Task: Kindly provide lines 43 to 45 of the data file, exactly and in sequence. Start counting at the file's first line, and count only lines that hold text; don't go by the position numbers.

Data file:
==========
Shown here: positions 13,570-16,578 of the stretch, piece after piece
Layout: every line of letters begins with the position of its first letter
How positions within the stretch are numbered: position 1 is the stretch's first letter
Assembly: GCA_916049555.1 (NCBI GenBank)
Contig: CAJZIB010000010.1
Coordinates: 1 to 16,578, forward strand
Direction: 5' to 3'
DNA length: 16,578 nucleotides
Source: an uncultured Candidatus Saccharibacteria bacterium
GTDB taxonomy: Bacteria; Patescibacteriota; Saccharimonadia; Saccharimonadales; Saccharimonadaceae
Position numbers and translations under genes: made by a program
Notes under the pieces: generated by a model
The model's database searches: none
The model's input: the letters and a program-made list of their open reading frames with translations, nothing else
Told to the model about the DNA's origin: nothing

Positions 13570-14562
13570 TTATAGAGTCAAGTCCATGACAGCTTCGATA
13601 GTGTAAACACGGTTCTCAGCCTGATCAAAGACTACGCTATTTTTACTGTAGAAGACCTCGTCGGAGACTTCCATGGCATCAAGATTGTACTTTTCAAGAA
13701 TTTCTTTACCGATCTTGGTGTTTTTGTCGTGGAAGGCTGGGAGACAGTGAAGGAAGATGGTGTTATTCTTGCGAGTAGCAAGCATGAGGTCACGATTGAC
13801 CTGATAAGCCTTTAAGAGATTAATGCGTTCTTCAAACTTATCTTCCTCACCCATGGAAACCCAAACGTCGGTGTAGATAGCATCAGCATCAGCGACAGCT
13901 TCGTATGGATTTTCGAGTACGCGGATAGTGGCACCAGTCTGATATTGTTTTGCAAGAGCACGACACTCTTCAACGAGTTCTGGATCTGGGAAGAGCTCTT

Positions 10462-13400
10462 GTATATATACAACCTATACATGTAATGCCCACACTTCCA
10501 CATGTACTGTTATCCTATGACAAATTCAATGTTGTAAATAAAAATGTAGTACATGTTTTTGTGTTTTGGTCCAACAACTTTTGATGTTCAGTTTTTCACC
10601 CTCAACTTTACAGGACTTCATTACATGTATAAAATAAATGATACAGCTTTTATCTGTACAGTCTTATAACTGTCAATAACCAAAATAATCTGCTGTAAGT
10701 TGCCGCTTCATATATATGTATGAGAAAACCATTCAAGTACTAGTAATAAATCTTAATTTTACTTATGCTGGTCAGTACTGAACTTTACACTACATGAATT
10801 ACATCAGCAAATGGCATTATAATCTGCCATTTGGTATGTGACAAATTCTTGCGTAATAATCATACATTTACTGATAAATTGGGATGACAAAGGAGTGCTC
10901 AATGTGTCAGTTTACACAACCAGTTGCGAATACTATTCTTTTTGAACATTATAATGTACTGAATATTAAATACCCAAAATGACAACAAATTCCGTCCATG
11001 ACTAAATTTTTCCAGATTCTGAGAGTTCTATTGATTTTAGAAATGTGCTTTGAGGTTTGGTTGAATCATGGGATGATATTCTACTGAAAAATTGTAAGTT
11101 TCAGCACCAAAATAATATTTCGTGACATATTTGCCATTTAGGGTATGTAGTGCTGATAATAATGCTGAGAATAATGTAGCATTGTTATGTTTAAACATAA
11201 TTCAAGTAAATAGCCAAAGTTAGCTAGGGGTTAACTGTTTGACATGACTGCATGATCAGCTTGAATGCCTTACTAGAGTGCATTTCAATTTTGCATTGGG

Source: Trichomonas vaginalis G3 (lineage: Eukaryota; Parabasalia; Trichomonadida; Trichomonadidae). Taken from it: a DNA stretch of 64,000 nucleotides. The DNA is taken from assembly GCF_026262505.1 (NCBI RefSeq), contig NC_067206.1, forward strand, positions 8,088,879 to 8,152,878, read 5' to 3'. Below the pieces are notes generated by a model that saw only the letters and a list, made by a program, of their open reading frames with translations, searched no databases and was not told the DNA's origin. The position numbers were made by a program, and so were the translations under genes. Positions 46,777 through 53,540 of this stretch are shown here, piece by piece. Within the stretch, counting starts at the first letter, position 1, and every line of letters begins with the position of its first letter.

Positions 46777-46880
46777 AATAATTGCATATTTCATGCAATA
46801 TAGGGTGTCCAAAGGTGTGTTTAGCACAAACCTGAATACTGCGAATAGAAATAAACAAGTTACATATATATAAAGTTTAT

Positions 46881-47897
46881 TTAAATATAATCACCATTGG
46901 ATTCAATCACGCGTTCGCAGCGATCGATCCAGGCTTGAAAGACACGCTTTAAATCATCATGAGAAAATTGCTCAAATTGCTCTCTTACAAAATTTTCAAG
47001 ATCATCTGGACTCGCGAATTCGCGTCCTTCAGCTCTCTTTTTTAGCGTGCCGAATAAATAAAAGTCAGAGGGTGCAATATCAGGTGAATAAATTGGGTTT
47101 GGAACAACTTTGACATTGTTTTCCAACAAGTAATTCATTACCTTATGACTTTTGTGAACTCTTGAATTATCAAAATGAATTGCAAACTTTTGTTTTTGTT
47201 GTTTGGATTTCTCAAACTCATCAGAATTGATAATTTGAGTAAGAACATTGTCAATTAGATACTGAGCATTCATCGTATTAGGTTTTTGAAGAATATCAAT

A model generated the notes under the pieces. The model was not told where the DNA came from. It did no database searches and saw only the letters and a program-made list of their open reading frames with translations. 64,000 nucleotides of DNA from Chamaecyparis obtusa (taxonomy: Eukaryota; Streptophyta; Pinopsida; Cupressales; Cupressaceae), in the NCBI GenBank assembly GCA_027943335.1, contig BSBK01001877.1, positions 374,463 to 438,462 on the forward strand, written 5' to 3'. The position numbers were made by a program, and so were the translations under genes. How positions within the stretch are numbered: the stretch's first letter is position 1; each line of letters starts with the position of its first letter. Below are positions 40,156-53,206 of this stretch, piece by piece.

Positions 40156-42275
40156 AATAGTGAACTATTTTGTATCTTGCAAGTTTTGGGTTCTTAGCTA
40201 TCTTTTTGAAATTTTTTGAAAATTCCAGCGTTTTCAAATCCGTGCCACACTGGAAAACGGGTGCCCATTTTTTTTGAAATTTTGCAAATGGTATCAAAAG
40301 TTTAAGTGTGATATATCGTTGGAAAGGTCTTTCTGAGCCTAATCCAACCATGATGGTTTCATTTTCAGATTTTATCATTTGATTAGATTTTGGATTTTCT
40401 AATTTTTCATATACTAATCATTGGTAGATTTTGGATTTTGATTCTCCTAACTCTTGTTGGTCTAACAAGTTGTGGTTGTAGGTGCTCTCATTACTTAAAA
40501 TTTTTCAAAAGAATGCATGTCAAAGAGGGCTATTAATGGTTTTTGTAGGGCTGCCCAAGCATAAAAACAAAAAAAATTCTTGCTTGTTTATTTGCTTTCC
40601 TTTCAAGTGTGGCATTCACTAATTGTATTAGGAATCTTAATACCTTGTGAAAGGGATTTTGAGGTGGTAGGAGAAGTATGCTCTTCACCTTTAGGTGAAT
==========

Positions 40156-42275
40156 AATAGTGAACTATTTTGTATCTTGCAAGTTTTGGGTTCTTAGCTA
40201 TCTTTTTGAAATTTTTTGAAAATTCCAGCGTTTTCAAATCCGTGCCACACTGGAAAACGGGTGCCCATTTTTTTTGAAATTTTGCAAATGGTATCAAAAG